Next, almond flour, made from finely ground almonds, is an excellent choice for gluten-free baking. Additionally, it provides a moist and nutty flavor to baked goods.

Moving on, derived from dried coconut meat, coconut flour is high in fiber. Furthermore, it adds a mild coconut flavor to recipes, making it a suitable option for both sweet and savory dishes.

Moreover, tapioca flour, also known as tapioca starch, is a gluten-free thickener. It is often used in soups, sauces, and gluten-free baked goods.

Finally, produced from dried potatoes, potato flour is frequently used to add moisture to gluten-free bread and baked goods.


Firstly, quinoa, being a complete protein and a great source of nutrients, offers various culinary possibilities. It can be used in salads, as a rice substitute, or as an ingredient in gluten-free baking.

Secondly, millet, a small, gluten-free grain, finds its versatility in dishes like porridge, pilafs, and gluten-free bread.

Thirdly, despite its name, buckwheat is unrelated to wheat and is gluten-free. It can be ground into flour, providing a versatile option for pancakes, noodles, and baked goods.

Lastly, amaranth, known for its high nutritional value, is often incorporated into dishes like porridge or used as a side dish. Additionally, it can be mixed into gluten-free flour blends, expanding its culinary applications.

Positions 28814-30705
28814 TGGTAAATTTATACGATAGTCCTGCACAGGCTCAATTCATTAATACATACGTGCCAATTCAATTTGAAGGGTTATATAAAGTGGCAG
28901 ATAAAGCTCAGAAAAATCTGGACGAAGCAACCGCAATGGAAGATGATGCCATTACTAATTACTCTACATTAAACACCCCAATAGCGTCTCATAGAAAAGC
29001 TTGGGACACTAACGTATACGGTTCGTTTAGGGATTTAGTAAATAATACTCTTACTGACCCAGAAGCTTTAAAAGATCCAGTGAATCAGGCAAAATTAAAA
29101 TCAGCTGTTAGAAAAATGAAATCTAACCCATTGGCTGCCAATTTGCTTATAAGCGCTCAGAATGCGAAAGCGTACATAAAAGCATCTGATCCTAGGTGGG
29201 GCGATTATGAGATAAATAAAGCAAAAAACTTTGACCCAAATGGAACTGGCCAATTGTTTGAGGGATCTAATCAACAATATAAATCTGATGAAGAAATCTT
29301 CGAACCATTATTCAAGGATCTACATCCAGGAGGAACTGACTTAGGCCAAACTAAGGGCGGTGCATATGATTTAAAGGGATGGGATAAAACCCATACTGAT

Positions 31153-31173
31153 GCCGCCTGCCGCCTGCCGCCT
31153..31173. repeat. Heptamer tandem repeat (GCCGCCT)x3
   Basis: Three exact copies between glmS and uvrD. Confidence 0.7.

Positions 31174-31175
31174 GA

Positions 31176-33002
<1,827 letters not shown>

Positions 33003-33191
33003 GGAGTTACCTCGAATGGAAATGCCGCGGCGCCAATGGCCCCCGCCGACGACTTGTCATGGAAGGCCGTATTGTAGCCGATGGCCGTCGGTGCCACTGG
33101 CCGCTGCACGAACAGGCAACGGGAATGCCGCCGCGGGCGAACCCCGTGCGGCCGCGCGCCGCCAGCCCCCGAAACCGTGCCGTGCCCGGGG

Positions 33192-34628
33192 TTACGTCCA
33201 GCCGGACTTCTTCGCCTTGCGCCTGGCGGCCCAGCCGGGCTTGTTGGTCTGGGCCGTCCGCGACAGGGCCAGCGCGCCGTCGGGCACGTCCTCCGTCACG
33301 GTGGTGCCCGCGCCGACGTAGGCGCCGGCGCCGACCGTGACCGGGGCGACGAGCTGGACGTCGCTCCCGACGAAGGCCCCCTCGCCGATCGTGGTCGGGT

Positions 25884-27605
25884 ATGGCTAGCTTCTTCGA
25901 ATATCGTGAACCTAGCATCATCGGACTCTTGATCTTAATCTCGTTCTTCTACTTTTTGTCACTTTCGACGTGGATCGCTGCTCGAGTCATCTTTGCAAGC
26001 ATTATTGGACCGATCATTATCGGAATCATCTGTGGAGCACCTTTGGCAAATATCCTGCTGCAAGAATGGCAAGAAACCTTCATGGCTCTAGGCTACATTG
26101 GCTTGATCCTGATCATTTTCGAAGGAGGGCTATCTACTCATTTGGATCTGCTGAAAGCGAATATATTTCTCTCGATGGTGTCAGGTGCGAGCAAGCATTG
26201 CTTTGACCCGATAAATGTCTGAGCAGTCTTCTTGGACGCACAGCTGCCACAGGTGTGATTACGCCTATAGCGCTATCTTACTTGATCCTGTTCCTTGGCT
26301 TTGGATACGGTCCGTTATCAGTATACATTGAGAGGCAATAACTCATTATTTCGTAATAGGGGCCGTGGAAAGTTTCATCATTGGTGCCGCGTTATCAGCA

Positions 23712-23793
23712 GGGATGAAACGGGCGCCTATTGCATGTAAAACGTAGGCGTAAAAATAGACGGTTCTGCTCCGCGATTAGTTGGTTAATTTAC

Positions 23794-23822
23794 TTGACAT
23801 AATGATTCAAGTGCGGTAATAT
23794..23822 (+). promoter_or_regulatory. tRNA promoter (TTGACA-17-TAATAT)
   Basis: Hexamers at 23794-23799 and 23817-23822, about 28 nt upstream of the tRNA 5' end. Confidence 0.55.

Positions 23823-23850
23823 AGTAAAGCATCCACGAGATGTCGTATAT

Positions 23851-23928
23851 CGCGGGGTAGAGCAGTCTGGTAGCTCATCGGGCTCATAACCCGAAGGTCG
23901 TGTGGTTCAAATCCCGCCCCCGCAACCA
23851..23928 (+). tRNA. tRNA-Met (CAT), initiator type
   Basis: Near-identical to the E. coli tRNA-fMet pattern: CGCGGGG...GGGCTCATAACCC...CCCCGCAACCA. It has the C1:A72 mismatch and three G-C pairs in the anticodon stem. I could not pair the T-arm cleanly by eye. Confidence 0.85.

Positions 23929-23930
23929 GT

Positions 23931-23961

Binders and Thickeners

Firstly, xanthan gum is a common gluten substitute in gluten-free recipes, and it adds elasticity while helping improve texture in baked goods.

Secondly, similar to xanthan gum, guar gum is used as a thickening agent and stabilizer in gluten-free baking and cooking.

Flavor Enhancers

Moving on to flavor enhancers, tamari is a gluten-free alternative to soy sauce, making it a suitable option for seasoning and marinating dishes effectively.

Another flavor enhancer, nutritional yeast, provides a cheesy, umami flavor to dishes, and it is often used in vegan and gluten-free recipes to enhance their taste.

Pasta and Grains

When it comes to pasta and grains, offer a variety of pasta options made from rice, corn, quinoa, or other gluten-free grains, ensuring diverse choices for your culinary needs.

Lastly, while oats are naturally gluten-free, cross-contamination can occur during processing. Therefore, it’s important to look for certified gluten-free oats to ensure safety for those with celiac disease.

Bowl of pasta